WAGNER Lohengrin (Thielemann)
It’s a crucial pleasure to be able to keep in touch now with the latest productions from Wagner HQ thanks to DG’s (and Bavarian Radio’s) regular preservation of the year before’s premiere. Of course, not every product of Katharina Wagner and Christian Thielemann’s regime can be an imaginative success and, for this viewer, the latest offering of a new Lohengrin falls some way behind its predecessors, throwing up successive questions about what we’re seeing while providing few penetrating answers.
Yet what we hear is outstanding. Bayreuth administrations have long dreamt of casting this, Wagner’s last ‘romantic opera’, with singers from outside the specialist Wagner discipline – Wieland Wagner talked of Mario Del Monaco in the title-role and Maria Callas as Ortrud. The 2018 production already hosts Polish tenor Piotr Beczała, famed for his Italian roles, and Bayreuth tried this year as well to alternate Krassimira Stoyanova and Anna Netrebko as Elsa. Beczała, who has already filmed the part with Thielemann in Dresden (A/17), sounds to fit the title-role like a glove – with both the Italianate sound that one may dream of and more than enough stamina to sustain its length. Opposite him Anja Harteros (who has also already filmed her role, in Munich – Decca, 9/10) brings to Elsa fluency, strength and impeccable diction. Meier’s experience of the role and maturity bring dark character benefits to her Ortrud; Tomasz Konieczny is a lively, punkish, firm-voiced Telramund; Zeppenfeld and Silinš are impeccable as King and Herald.
No complaints there. One may wish, in the idealest of worlds, that Thielemann’s handling of Wagner’s earlier operas would have listened a little more to period practice; but that’s never been his way, so – with ‘big’ Romantic Wagner as a given – this is a fine and thoroughly achieved way of doing it.
The stage production has been admired by credible authorities but it strikes me as both looking ugly and being essentially shallow. The space and costumes are blue – the synaesthetic colour of the work according to Thomas Mann and Wagner himself. Defunct apparatus of disrupted electrical power sparks back into fully lit life at major events connected with Lohengrin – his arrival (which also frees Elsa from being burnt at the stake) and his overcoming of Telramund’s assassination attempt in Act 3. OK, these could be a symbol of the Brabant people’s loss of spiritual (aka Christian) belief until a redeemer comes and may even explain why the returned Gottfried at the end is (literally) a Green Man introducing a more acceptable form of power.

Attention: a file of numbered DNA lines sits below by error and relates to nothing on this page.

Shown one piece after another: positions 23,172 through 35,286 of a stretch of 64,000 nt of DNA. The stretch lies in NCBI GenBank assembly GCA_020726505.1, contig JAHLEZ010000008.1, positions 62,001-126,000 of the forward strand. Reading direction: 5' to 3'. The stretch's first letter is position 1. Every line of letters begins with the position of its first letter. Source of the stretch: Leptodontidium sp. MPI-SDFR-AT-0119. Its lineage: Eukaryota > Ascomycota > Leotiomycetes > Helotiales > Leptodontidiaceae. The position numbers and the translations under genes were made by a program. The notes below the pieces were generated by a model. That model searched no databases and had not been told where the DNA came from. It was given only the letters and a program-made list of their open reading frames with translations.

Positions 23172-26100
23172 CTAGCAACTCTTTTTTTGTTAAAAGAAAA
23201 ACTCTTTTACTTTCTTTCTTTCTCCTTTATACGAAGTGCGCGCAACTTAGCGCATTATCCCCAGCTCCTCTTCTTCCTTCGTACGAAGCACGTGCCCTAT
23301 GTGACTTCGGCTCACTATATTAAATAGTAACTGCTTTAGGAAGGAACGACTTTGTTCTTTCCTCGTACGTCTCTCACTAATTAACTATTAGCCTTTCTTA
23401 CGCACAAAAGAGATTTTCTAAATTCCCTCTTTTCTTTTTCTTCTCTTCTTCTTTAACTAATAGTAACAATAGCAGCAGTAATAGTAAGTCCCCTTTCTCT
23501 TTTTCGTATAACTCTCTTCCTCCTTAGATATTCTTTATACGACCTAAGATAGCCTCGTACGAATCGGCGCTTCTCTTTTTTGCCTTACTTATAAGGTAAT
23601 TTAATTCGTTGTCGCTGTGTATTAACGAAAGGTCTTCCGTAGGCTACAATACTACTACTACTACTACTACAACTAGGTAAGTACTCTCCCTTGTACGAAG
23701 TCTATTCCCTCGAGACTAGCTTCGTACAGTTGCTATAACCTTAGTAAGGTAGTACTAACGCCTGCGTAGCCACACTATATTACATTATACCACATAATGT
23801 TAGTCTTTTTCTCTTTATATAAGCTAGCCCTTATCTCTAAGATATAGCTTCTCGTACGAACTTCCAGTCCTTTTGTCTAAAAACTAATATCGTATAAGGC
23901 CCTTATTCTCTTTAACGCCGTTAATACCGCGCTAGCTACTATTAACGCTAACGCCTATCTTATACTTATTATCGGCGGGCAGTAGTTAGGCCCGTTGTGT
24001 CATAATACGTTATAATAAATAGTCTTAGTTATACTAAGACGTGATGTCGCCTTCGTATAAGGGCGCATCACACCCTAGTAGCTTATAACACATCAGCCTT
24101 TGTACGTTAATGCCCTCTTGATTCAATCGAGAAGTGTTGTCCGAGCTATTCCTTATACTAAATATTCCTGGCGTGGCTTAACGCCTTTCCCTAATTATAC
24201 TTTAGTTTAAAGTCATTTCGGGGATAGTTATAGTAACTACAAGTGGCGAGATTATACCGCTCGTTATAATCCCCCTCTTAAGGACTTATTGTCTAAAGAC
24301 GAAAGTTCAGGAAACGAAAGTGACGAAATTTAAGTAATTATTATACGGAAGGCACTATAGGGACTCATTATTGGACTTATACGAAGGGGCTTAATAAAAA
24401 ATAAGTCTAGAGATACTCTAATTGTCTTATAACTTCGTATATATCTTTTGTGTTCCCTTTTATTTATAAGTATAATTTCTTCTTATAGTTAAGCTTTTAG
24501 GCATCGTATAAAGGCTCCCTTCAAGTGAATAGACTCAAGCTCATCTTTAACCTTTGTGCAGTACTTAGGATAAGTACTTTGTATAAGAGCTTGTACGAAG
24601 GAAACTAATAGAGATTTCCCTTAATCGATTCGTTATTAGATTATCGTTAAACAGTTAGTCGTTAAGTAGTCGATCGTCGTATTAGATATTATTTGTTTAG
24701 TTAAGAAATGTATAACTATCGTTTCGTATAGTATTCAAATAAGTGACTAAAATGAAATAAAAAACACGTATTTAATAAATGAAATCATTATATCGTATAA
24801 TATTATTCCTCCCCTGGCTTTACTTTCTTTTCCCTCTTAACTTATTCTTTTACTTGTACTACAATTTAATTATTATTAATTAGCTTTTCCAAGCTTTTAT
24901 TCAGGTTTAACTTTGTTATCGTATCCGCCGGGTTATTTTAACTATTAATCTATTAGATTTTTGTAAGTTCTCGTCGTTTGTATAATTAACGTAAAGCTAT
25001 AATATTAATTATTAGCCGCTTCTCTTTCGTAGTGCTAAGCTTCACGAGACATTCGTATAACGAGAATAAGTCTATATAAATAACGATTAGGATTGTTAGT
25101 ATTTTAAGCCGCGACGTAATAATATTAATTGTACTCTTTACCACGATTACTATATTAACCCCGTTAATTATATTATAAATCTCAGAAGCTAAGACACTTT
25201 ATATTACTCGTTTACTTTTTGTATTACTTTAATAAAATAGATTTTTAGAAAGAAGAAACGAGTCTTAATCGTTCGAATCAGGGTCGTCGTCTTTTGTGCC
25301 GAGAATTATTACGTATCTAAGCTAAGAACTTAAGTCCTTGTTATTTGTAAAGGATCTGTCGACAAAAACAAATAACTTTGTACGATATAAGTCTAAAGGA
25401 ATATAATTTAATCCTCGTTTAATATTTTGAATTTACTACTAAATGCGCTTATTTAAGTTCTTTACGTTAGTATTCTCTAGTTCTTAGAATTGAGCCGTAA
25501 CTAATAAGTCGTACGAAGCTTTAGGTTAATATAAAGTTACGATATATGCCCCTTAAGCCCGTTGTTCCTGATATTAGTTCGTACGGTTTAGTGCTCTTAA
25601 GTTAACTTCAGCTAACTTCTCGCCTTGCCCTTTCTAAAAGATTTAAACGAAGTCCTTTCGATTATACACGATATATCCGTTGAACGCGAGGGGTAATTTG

But – and I apologise for listing questions: why are all in (wrong period) costumes that could transfer directly into Verdi’s Ernani or Don Carlo; why do all the soloists have pantomime fairy wings attached; why does the Act 1 fight take place with flying doubles (not well done either, as filmed); and is Elsa tied up so much just to indicate she’s trapped in helpless obedience to Lohengrin (this includes an orange bondage rope in the couple’s bedroom, appearing shortly after they’ve had a bedtime reading session from what look like Gideon Bibles)? The chorus – and they are a terrific acting chorus – and soloists clearly needed a choreographer to routine the random selection of stylised movements handed out to them. Also the basic blocking (where characters move and stand) often denies important people sufficient presence at key moments.
Opus Arte from Bayreuth (under Andris Nelsons, 10/12) or Berlin (under Kent Nagano, 7/10) and Decca from Munich will more than cover for your small-screen Lohengrin needs, plus other more conservative options from Vienna and America. The present new release provides outstanding listening but annoyance and frustration to watch.